Despite his success climbing the social ranks of Facebook, Twitter, and Tumblr, Rep. Paul Ryan has done little to boost Mitt Romney’s numbers in the presidential tracking polls.
According to a recent Gallup survey, Romney’s numbers have seen an increase of 1 percentage point, an insignificant boost in terms of polling. Interestingly enough, Paul Ryan was the most talked about politician on Facebook over the weekend, with his numbers far surpassing those of VP competitor Joe Biden.
Gallup does, however, point out the possibility of a delayed boost:
While the initial indication is no increase in Romney’s support after naming Ryan, the data suggest the possibility that Romney may get a delayed bounce, as he fared slightly better in Aug. 13-14 Gallup tracking than in Aug. 11-12 tracking.
What does this say about social media? Contrary to the popular phrase “any press is good press,” any social media mention is not necessarily a good social media mention, as the sentiment on social media channels was both positive and negative towards Paul Ryan. The analytical platform Crimson Hexagon analyzed the types of messages that were being sent out on Twitter in the days following Romney’s announcement:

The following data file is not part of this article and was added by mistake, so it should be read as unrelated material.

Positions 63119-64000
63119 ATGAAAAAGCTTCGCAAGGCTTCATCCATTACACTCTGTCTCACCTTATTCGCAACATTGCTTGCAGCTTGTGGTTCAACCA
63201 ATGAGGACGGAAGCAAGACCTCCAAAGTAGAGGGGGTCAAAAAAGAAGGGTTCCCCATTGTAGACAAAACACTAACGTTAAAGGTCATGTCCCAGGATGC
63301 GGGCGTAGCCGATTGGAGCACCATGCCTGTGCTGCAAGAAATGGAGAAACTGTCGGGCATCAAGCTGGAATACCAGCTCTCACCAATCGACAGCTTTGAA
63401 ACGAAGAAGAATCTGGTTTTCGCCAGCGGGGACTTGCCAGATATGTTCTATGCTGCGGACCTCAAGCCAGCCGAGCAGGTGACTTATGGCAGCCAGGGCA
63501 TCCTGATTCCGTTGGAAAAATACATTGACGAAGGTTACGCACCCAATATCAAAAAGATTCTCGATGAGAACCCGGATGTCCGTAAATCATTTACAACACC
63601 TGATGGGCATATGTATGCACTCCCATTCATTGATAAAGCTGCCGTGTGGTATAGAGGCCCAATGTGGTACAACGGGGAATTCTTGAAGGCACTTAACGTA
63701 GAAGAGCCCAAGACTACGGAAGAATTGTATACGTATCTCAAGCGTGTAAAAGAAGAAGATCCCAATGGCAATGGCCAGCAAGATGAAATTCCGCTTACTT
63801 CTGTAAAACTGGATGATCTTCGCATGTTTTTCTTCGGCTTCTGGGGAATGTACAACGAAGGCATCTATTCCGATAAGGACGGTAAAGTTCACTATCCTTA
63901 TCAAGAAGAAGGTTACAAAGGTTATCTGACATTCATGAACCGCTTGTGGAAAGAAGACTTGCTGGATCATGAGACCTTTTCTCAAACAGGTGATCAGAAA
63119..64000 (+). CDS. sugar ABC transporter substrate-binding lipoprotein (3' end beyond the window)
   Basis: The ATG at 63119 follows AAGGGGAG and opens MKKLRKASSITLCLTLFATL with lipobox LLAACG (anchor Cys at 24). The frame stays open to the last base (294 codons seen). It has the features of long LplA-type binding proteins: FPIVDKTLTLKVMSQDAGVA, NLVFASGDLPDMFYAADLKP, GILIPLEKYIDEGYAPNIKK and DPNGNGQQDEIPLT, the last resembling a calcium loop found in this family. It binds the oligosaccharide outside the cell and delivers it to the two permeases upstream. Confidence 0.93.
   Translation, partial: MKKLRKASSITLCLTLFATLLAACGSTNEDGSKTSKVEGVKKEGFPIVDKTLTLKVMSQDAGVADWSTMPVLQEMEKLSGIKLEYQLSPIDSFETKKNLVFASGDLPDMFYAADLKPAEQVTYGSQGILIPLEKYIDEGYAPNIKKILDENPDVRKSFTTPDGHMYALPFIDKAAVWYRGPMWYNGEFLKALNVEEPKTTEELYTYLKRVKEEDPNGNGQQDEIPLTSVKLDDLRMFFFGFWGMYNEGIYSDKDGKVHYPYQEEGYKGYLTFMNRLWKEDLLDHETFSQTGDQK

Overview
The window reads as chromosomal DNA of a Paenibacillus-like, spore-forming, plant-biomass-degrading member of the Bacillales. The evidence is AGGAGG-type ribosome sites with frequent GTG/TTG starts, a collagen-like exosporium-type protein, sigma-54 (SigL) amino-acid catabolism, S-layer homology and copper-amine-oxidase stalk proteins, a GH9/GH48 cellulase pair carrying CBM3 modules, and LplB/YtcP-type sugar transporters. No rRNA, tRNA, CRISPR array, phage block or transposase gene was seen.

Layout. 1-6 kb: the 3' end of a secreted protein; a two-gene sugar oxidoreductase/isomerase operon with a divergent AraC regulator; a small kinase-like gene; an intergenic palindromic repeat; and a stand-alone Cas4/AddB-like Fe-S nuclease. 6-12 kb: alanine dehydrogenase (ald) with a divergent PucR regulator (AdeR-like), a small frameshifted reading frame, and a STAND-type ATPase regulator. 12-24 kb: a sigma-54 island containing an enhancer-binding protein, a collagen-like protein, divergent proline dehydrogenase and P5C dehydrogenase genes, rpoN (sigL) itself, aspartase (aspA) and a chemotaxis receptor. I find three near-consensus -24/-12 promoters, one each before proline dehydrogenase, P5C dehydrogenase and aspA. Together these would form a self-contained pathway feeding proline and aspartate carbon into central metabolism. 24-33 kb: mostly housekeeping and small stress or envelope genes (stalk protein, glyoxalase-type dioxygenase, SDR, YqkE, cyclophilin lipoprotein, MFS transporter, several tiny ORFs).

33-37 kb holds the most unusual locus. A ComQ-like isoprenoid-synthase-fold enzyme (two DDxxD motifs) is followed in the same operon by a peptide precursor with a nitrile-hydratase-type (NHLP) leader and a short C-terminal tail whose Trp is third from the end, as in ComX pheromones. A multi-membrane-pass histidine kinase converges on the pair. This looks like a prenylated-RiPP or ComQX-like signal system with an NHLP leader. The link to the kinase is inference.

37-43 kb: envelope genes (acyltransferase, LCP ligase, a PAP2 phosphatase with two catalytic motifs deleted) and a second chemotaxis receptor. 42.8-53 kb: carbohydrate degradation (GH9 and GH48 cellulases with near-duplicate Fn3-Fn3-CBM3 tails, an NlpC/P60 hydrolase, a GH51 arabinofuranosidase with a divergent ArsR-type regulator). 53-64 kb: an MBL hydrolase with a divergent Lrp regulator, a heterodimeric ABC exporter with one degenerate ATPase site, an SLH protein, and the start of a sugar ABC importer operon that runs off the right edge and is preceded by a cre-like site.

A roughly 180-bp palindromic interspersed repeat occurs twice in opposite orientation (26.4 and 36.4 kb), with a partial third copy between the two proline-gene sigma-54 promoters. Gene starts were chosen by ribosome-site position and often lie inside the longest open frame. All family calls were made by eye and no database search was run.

In our analysis, we found that 55% of the conversation focused on sharing the news through mentions of the candidate (27%) or by publicizing the announcement (6%), yet others engaged through humor (22%). Echoing the tradition of political satirists from Mark Twain to Jon Stewart, we find that humor is a significant mode through which people engage and interact about politics and this highly-anticipated announcement via social media.
Moral of the story: Social media, while an invaluable tool for politicians and candidates alike, does not guarantee immediate results.